DH Dev. Report #8

Lincoln, Omaha communities clash with law enforcement in ongoing protests |  News | dailynebraskan.com

To connect COVID-19 with Black Lives Matter in Nebraska, this essay will focus on the George Floyd protests that occurred around May-June 2020 in the Lincoln area. This reading is accessible through the ENGL 477 discussion for the class. It is from an outsider perspective recalling the events of the protests through the newspapers.

On May 29 through the 31st of 2020, protests related to the Black Lives Matter movement sparked after George Floyd died in police custody in Minneapolis due to a police officer kneeling on his neck. The organizers held out signs stating, “white silence is violence,” “end white terrorism,” and “justice for George Floyd” to show solidarity for Floyd, his family, and for racism to stop (Pitsch 2020). However, the protest became violent after the Lincoln police with the Nebraska State Patrol used rubber bullets and tear gas on the protesters who were gathered around the busiest intersection in Lincoln. Around nine reports of vandalism, three people arrested, and one woman was injured after being ran over by a vehicle. Chief Jeff Bliemeister states that “we shouldn’t let the violent actions of a very small group of people in Lincoln detract from the overall message…[the violence and destruction] becomes the focus. Not the murder of George Floyd” (Wan and Pilger 2020). One protestor, Dominique Liu-Sang, describes her experience with the demonstrators in the crowd. She states that the protestors were scared with no weapons on their backs, and that they were “more apt to voice our anger and concern, but they weren’t being violent. They weren’t throwing anything. They were just peacefully protesting” (Kelly 2020).

These protests occurred simultaneously alongside the COVID-19 pandemic. Instead of staying isolated to avoid the spread, the protestors risked their lives and the lives around them to stand up for an issue they cared deeply about. The issue becomes complicated as the line between safe pandemic procedures and the right to protest blurs with conflict of interest. For these protestors, finding justice for George Floyd outweighed the risk of spreading the disease. In response to the protests around the Lincoln area, Mayor Leirion Gaylor Barid remarks that the “idea that folks (who) have important messages that they should get out, and that their voices need to be heard, may be subjecting themselves to further threats is absolutely painful for all of us to consider” (Basnet 2020). The Mayor encouraged protesters to continue to wear masks and keep their distance between each other to stay safe.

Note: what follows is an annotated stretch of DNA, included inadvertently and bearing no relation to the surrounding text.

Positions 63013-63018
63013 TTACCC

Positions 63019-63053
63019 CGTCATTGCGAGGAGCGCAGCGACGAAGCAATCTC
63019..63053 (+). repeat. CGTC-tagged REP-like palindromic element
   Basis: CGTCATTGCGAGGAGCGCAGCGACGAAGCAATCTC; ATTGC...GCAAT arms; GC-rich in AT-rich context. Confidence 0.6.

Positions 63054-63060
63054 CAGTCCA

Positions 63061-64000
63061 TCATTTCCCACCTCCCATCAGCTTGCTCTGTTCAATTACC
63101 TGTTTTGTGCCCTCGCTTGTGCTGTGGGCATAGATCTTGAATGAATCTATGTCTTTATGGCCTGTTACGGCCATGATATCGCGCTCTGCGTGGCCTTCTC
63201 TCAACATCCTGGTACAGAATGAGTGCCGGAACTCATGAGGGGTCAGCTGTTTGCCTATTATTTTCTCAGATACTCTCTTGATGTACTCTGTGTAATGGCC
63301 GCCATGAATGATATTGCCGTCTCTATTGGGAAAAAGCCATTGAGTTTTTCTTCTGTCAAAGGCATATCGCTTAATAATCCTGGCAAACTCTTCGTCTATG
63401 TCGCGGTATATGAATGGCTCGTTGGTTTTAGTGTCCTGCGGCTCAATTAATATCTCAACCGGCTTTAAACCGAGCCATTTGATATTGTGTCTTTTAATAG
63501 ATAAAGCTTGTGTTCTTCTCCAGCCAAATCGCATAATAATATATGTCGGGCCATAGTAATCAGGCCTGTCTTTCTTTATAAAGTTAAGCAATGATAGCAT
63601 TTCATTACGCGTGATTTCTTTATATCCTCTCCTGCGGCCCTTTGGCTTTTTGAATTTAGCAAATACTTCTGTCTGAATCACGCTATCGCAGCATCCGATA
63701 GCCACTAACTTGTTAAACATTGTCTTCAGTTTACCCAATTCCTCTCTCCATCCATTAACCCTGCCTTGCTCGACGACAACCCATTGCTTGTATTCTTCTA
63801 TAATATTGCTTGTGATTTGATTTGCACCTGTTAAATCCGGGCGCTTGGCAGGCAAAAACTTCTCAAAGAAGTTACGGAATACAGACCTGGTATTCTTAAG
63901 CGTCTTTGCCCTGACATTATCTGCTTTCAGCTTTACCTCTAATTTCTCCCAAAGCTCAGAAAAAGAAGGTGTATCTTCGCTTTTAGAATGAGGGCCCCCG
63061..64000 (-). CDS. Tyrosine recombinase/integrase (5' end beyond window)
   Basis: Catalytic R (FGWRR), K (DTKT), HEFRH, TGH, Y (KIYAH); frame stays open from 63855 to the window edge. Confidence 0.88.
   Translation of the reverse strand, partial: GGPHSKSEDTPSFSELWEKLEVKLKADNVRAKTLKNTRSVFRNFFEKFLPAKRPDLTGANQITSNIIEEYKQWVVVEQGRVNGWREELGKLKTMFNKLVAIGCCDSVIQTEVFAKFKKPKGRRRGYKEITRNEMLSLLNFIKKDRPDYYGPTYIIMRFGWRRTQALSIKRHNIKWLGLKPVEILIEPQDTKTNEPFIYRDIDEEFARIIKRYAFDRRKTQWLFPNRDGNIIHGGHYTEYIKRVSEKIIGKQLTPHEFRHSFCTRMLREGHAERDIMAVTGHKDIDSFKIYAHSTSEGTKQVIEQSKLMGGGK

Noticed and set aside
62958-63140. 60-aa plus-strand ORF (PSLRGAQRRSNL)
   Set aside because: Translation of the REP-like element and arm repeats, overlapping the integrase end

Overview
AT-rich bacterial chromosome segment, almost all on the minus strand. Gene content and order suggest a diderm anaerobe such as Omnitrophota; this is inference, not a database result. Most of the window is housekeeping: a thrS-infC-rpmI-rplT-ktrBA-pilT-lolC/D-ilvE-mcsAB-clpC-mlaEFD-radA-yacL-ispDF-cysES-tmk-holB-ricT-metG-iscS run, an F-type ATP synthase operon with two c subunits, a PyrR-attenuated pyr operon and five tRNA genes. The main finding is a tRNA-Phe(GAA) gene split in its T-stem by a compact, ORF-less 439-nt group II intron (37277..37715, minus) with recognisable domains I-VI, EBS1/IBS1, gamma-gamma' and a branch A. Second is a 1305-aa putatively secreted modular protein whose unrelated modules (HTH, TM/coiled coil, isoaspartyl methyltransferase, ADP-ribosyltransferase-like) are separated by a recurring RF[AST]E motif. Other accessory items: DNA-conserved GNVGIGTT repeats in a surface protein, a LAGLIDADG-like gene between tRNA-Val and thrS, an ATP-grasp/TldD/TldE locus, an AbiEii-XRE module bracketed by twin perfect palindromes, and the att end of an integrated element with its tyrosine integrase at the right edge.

Regarding the readings for this week, focusing on Black Lives Matter protestors is a part of the field of Black studies. Within the “Making a Case for the Black Digital Humanities” reading, Gallon describes Black studies as the “comparative study of the black cultural and social experiences under white Eurocentric systems of power in the United States” (Gallon 2016). For these protestors, the Black Lives Matter movement represents need for change in the system to stop oppression against the African American community and a need for the police system to be overhauled.

(505 words)


Basnett, Chris. “Watch Now: Potential COVID-19 Spike a Concern as Protests Continue, Lincoln Mayor Says.” JournalStar.com, August 3, 2020. https://journalstar.com/news/local/govt-and-politics/watch-now-potential-covid-19-spike-a-concern-as-protests-continue-lincoln-mayor-says/article_19ca8e35-e959-5d18-886b-18d77f9db6c0.html.

Gallon, Kim. “Debates in the Digital Humanities 2016: 4. Making a Case for the Black Digital Humanities.” Debates in the Digital Humanities 2016, 2016. https://dhdebates.gc.cuny.edu/read/untitled/section/fa10e2e1-0c3d-4519-a958-d823aac989eb (Links to an external site.).

Kelly, Bill. “Arrest in Lincoln Will Not Deter Black Lives Matter Protester.” netnebraska.org, June 23, 2020. http://netnebraska.org/article/news/1225280/arrest-lincoln-will-not-deter-black-lives-matter-protester.

Pitsch, Madison. “Protesters in Lincoln Show Solidarity with George Floyd.” https://www.1011now.com, 2020. https://www.1011now.com/content/news/George-Floyd-Protests–570878351.html.

Wan, Justin, and Lori Pilger. “WATCH NOW: City Officials Call for Calm after Protest in Lincoln Turns Violent Overnight.” JournalStar.com, July 9, 2020. https://journalstar.com/news/local/protest-in-lincoln-turns-violent-overnight/article_c2e6fdcf-fc58-5786-9c31-68ee2c364e23.html.

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